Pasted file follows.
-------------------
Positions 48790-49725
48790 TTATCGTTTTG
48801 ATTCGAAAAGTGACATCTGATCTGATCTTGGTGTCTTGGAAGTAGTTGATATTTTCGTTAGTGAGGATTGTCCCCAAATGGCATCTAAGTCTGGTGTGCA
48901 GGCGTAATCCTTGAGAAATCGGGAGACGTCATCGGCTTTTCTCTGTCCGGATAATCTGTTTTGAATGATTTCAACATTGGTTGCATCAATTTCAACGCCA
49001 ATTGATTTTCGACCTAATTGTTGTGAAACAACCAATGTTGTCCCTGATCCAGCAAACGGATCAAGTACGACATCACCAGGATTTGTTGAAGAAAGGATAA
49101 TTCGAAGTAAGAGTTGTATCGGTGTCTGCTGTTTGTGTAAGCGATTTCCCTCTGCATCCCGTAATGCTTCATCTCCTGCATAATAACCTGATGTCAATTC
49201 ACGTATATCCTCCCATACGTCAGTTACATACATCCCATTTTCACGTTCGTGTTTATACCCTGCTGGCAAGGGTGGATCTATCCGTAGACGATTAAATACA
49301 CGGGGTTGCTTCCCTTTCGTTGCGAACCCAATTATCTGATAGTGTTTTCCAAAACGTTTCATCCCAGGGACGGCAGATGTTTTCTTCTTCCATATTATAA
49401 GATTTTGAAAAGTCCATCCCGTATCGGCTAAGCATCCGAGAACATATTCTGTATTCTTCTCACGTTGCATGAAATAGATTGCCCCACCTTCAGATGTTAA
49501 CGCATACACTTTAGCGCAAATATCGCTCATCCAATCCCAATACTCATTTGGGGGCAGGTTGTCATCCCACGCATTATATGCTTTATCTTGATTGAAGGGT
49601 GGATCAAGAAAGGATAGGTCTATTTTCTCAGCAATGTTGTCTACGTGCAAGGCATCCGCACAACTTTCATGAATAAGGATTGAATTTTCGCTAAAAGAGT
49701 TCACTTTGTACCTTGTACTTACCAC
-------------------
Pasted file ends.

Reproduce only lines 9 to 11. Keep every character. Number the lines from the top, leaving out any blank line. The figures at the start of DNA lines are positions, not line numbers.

49401 GATTTTGAAAAGTCCATCCCGTATCGGCTAAGCATCCGAGAACATATTCTGTATTCTTCTCACGTTGCATGAAATAGATTGCCCCACCTTCAGATGTTAA
49501 CGCATACACTTTAGCGCAAATATCGCTCATCCAATCCCAATACTCATTTGGGGGCAGGTTGTCATCCCACGCATTATATGCTTTATCTTGATTGAAGGGT
49601 GGATCAAGAAAGGATAGGTCTATTTTCTCAGCAATGTTGTCTACGTGCAAGGCATCCGCACAACTTTCATGAATAAGGATTGAATTTTCGCTAAAAGAGT